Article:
Down Syndrome is a genetic condition that occurs at conception. Most people inherit 23 chromosomes from their mother and 23 chromosomes from their father. This means there are 46 chromosomes arranged in 23 pairs in every cell in our bodies. People with Down Syndrome have an extra copy of chromosome 21. A third chromosome in the pair is known as trisomy and this is why Down Syndrome is also known as Trisomy 21. This causes a range of physical characteristics and usually some degree of intellectual disability. There is also a greater risk of some medical conditions.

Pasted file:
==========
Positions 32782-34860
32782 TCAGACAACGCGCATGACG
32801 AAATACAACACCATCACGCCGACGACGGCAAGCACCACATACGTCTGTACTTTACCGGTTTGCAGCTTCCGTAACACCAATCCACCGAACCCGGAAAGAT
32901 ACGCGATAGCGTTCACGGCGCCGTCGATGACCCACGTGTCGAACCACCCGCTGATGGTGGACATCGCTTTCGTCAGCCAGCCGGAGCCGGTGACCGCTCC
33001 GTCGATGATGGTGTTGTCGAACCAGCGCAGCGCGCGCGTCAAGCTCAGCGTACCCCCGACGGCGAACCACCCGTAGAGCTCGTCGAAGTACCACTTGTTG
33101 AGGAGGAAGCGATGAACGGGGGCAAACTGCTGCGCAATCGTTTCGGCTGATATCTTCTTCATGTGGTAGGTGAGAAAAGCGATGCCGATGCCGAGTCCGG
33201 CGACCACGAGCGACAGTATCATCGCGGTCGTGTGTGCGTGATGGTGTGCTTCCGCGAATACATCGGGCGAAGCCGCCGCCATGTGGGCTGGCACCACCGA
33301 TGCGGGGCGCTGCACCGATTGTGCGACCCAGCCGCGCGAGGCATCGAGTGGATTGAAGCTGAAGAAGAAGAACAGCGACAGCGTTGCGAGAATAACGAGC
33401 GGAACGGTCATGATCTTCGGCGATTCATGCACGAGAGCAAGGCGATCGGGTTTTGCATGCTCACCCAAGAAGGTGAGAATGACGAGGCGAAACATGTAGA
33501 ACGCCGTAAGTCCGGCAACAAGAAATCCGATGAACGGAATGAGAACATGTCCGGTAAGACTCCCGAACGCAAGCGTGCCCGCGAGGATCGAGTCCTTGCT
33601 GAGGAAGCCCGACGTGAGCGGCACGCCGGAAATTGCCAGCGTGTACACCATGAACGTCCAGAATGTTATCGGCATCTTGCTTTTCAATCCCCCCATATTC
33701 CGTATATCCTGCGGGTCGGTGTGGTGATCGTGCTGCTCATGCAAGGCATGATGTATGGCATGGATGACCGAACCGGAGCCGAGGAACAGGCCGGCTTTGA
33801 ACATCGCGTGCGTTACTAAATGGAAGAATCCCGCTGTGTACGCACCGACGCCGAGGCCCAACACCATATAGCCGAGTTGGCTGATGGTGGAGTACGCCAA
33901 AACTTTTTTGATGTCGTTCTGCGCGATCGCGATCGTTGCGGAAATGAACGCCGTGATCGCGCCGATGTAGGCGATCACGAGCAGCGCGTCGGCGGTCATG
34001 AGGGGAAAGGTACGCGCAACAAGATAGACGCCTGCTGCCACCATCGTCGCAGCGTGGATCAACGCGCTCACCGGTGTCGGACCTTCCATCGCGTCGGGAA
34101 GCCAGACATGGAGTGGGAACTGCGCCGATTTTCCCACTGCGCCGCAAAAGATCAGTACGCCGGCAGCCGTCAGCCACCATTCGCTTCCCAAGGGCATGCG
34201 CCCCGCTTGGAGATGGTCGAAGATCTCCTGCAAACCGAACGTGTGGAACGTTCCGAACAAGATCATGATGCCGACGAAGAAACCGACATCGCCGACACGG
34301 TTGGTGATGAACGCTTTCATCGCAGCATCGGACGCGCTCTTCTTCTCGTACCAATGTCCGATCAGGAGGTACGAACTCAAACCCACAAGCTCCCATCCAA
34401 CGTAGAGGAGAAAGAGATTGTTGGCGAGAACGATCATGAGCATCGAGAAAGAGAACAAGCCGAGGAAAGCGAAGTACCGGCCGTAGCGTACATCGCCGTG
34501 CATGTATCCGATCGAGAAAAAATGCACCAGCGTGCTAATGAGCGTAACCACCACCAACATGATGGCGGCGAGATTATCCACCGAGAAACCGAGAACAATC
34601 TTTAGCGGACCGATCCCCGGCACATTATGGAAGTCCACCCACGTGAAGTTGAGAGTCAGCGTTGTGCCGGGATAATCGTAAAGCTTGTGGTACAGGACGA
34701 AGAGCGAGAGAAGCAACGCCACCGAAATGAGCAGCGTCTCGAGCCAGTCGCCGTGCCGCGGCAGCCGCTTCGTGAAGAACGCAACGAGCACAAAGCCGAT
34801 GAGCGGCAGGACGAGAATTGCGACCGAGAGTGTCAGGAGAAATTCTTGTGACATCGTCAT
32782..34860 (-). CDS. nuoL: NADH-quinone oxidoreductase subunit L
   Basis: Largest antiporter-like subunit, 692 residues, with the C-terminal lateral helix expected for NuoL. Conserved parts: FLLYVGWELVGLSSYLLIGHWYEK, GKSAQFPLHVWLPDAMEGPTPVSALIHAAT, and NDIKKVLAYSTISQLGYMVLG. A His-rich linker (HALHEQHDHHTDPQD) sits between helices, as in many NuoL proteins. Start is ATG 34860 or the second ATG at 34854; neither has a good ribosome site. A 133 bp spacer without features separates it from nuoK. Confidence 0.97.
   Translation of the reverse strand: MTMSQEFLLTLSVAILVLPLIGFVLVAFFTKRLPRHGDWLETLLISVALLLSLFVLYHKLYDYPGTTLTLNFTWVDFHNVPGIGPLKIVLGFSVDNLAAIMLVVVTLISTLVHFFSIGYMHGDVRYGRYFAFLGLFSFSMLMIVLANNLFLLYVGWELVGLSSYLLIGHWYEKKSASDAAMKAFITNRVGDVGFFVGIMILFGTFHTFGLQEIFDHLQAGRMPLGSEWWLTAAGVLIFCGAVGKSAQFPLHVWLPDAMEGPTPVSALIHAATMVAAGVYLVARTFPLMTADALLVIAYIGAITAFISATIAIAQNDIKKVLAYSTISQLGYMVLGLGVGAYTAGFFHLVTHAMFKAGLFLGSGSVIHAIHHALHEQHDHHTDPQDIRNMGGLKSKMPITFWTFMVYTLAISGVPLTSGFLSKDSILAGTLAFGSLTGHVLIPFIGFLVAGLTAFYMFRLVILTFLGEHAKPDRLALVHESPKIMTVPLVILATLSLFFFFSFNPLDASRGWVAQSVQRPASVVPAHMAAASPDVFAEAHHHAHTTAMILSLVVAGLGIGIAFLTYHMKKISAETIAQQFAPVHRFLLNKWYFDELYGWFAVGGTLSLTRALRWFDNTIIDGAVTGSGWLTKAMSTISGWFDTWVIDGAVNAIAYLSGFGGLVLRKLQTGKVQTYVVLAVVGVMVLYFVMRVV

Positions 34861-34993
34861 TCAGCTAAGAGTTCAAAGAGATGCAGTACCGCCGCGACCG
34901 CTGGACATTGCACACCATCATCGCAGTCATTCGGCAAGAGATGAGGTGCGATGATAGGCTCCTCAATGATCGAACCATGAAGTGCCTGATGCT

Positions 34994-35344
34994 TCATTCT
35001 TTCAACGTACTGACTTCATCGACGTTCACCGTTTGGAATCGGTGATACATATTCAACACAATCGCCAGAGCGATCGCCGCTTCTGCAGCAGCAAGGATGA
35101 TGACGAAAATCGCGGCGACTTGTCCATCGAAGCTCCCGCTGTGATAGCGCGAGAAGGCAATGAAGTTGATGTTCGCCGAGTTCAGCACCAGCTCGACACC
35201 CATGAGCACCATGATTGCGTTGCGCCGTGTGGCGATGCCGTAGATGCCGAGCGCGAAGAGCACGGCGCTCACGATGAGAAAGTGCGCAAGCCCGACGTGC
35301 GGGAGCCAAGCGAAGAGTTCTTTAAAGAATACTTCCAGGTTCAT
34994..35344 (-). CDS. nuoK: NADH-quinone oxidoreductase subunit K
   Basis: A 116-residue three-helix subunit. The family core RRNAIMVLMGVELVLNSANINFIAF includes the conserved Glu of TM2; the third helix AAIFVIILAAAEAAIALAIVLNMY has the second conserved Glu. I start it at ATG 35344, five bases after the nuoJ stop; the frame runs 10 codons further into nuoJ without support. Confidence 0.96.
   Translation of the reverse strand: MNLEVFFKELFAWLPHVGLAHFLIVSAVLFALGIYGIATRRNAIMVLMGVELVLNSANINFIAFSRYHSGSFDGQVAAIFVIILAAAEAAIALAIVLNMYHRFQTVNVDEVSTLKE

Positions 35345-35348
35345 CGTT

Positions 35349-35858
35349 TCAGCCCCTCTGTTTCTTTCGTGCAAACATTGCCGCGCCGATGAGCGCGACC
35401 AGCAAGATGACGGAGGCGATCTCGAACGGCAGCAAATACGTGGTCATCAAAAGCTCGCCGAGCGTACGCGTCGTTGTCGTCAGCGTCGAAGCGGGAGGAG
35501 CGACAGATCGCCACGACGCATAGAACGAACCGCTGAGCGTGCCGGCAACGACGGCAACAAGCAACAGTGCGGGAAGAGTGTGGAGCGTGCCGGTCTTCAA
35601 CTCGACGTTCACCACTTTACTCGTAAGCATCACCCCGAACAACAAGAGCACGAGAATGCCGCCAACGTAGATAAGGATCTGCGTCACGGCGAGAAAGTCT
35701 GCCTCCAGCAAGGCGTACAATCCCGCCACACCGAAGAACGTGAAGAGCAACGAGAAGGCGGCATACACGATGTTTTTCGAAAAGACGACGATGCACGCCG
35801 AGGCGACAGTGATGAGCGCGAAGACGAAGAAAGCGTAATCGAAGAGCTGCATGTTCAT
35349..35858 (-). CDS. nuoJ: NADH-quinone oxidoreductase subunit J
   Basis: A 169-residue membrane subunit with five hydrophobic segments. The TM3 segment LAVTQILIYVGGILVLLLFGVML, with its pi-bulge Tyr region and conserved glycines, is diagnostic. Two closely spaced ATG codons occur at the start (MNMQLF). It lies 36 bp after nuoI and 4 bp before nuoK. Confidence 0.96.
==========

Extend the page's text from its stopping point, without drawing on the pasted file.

While there are some similarities among people with Down Syndrome, each person is unique and may have few or many of the characteristics in varying degrees. Each person with Down Syndrome is as different from each other as we all are.
People with Down Syndrome usually incur developmental delay meaning it is harder, and takes longer to reach physical and intellectual milestones. With the right help and support, people with Down Syndrome can achieve many things that the wider community is capable of and lead happy and satisfying lives.